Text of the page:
Then I’d like you to try to recreate that sound, as accurately as you can, using only your mouth. You’ll have to take each of the elements you heard earlier – low sounds, washy sounds, pops, tings, whatever they are, and record one track for each of them.

My pro-tip here is that if you can find a way of listening to the sound as you’re recording your new parts, you’ll be able to get the timing more accurate. So, if you can listen to the original sound on headphones from a computer, and record it on your phone, you’ll be able to record each layer with the right timings. Or listen with headphones on your phone, and record on your computer – whichever works for you.

Another tip is to put your source sound on its own layer in your composition. You’ll be able to see the waveforms and check things are lining up. You can put that layer on ‘solo’ when you want to listen to it, or ‘mute’ when you want to hear your vocally-made version.

Just to warn you, this task will take some time, especially if you haven’t worked with audio before. But there are loads of great tutorials online for using Audacity or multi-track software – and this is your chance to look around the interface and see what works. Don’t be precious! And save your work iteratively and often, so you don’t lose your changes.

Good luck! If you need any guidance, do look at the resources page of the website. And let me know what you think of the exercise – if you loved it or hated it, if you’re proud or ashamed of your work. As ever, there’s a link to leave a voice message in the show notes.

I will be back tomorrow. Good bye!

Exercises

  • Self-reflection (5 minutes)
  • This exercise requires a computer, or a multitrack audio editing programme on a smartphone or tablet:
    • Part one: Over the past few weeks you’ve been recording sounds from everyday life. Your task today is to find one or more of those sounds – ideally something more than a few seconds long – and listen to it very carefully. What are the identifiable parts of the sound? Try to draw a diagram of the sound, and think how you might be able to recreate that sound without using the original objects. For example, with the simple-seeming sound of filling and boiling a kettle, I have the noise of opening the lid, filling the kettle with water, closing the lid, clunking the kettle onto its stand, flicking the switch, the low frequency boil starting, the bubbling and swooshing of water, the switch clicking off. There are low frequencies, high frequencies, bits that are one off, bits that repeat. It might help to draw a diagram of the sounds (see the way that Michel Gondry broke down the song ‘Star Guitar’ in the making of the music video: https://www.youtube.com/watch?v=GF0-wGbRqEs).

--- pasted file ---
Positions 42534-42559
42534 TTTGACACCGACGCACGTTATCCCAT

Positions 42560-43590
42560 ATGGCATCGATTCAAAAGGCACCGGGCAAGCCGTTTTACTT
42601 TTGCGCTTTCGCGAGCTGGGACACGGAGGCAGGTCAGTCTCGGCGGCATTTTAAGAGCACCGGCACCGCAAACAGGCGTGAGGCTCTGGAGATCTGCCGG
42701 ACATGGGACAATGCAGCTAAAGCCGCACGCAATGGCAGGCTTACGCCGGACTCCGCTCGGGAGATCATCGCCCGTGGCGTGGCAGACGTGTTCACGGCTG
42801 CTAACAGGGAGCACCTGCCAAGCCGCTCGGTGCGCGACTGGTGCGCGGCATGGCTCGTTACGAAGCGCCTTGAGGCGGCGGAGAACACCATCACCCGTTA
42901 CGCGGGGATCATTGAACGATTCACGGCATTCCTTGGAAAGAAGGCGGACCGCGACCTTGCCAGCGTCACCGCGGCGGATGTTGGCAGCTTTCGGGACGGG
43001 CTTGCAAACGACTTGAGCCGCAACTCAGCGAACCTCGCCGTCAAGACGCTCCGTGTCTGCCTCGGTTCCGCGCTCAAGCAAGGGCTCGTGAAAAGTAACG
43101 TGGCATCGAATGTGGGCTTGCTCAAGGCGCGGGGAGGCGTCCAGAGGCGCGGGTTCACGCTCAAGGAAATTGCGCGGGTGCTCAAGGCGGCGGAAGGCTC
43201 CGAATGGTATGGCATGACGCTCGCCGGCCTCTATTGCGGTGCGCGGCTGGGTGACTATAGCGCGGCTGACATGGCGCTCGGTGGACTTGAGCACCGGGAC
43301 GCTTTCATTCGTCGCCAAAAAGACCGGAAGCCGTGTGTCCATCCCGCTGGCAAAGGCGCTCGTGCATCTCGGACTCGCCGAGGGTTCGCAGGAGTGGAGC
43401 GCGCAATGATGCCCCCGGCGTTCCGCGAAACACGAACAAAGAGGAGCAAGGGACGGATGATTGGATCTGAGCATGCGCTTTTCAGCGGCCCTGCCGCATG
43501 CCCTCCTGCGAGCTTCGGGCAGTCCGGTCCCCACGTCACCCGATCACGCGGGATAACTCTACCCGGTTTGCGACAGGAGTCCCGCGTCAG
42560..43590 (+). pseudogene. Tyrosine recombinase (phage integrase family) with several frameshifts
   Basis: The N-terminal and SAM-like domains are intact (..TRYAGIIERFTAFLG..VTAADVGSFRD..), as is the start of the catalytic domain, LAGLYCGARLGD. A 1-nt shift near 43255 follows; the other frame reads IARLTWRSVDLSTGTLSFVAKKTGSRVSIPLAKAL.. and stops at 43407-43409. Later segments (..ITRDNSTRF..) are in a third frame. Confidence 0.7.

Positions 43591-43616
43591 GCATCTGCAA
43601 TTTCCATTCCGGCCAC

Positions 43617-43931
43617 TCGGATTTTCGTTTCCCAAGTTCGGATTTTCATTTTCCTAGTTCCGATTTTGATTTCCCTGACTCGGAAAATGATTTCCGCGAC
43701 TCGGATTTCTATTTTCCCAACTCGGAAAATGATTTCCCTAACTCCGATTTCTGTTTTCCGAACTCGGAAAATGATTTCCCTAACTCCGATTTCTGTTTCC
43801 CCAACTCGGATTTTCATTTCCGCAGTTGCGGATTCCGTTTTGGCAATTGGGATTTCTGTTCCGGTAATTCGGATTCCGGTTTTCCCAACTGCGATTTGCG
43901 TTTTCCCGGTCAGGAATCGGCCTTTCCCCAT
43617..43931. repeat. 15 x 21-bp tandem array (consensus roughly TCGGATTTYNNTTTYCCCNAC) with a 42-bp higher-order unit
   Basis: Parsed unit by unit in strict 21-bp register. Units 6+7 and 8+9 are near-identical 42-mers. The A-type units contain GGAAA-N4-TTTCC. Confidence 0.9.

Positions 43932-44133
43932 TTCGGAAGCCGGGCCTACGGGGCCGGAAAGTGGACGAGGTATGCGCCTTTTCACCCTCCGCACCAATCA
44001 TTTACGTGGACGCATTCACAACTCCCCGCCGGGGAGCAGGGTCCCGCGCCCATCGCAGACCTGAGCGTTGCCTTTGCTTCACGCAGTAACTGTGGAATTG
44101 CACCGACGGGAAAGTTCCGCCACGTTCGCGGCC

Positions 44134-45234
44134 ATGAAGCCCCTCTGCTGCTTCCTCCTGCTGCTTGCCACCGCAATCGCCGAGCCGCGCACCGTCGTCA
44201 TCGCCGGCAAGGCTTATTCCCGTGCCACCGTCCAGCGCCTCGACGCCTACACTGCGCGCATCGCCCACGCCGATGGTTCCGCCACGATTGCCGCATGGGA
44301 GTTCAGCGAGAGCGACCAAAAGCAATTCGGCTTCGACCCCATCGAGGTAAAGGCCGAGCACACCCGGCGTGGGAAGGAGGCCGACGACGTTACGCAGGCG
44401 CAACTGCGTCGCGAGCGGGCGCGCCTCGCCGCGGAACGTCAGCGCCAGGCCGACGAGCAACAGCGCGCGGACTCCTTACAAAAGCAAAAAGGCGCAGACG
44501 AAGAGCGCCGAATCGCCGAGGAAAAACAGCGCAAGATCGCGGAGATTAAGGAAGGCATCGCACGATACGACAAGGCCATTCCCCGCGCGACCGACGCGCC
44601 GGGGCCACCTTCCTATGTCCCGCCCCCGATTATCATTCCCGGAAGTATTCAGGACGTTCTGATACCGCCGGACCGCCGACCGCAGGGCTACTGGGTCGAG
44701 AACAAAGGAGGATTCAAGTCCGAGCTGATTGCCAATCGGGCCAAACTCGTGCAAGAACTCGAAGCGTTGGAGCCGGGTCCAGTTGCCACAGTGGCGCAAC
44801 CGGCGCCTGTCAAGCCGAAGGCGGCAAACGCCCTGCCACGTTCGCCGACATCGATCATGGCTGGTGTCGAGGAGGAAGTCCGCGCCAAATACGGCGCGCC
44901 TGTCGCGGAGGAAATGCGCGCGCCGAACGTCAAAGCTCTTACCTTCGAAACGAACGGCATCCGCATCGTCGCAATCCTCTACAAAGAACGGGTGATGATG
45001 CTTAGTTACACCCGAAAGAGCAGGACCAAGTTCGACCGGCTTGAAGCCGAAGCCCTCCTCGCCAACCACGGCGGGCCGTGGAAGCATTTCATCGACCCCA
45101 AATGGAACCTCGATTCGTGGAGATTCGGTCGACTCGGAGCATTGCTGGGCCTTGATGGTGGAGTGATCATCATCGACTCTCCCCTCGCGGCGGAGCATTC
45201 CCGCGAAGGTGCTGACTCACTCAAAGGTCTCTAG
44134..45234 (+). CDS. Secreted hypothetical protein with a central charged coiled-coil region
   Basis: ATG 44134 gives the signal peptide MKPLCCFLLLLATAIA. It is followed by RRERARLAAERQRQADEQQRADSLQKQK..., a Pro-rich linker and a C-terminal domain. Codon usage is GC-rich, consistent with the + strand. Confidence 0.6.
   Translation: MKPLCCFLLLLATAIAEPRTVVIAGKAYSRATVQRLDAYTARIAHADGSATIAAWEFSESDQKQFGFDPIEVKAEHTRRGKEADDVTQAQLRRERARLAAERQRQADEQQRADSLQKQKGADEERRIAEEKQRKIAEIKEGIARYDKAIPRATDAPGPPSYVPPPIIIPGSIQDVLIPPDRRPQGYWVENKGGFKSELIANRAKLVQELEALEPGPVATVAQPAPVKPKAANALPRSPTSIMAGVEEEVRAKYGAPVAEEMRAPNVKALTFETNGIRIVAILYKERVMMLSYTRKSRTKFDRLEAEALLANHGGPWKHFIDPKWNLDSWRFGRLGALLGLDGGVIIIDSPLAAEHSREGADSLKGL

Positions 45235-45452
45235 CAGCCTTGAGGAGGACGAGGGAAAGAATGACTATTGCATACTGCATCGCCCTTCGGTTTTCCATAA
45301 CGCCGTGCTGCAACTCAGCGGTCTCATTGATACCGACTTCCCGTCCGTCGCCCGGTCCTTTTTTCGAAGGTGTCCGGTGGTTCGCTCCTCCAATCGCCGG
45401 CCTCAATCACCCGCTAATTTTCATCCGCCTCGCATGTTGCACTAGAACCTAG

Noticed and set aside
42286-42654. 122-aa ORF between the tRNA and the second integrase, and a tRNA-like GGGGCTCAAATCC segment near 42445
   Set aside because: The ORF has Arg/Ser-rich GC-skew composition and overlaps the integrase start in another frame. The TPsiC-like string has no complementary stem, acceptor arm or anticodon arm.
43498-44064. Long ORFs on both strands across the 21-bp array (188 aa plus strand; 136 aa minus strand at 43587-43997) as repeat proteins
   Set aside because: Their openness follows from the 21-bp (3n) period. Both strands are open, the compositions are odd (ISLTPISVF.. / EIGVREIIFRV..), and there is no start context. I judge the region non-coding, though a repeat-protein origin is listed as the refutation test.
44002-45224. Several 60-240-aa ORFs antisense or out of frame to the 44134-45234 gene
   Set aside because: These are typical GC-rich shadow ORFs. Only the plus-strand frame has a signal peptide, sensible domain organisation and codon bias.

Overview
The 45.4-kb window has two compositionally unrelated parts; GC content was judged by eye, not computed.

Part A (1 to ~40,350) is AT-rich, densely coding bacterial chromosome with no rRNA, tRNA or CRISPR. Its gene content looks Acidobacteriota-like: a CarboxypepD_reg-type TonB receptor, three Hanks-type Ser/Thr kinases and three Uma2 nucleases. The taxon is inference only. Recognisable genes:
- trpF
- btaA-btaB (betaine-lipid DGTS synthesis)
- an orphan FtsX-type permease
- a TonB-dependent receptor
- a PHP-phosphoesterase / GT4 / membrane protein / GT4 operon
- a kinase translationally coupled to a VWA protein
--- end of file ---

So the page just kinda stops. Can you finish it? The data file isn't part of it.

• Part two: Try to recreate the sound using only your mouth, and multi-track audio recording. You might need to work on this in layers, for example, making the click noises on one soundtrack, and the burbling noises on another, and so on. Top tip: if you listen to the sound using headphones, and record using another device, you can accurately mimic the timings of the original.
    • Once you’re done, listen to both sounds. How good a job have you done?

Further reading

  • Making of ‘Star Guitar’ (2002, dir. Michel Gondry). Gondry’s technique for breaking down the sounds within the Chemical Brothers’ song Star Guitar shows an innovative way to visualise sounds, using pen and paper, then objects such as oranges, cutlery, and shoes.
  • This is a great article about sound design from NPR! We will definitely refer back to it later, so why not give it a read now?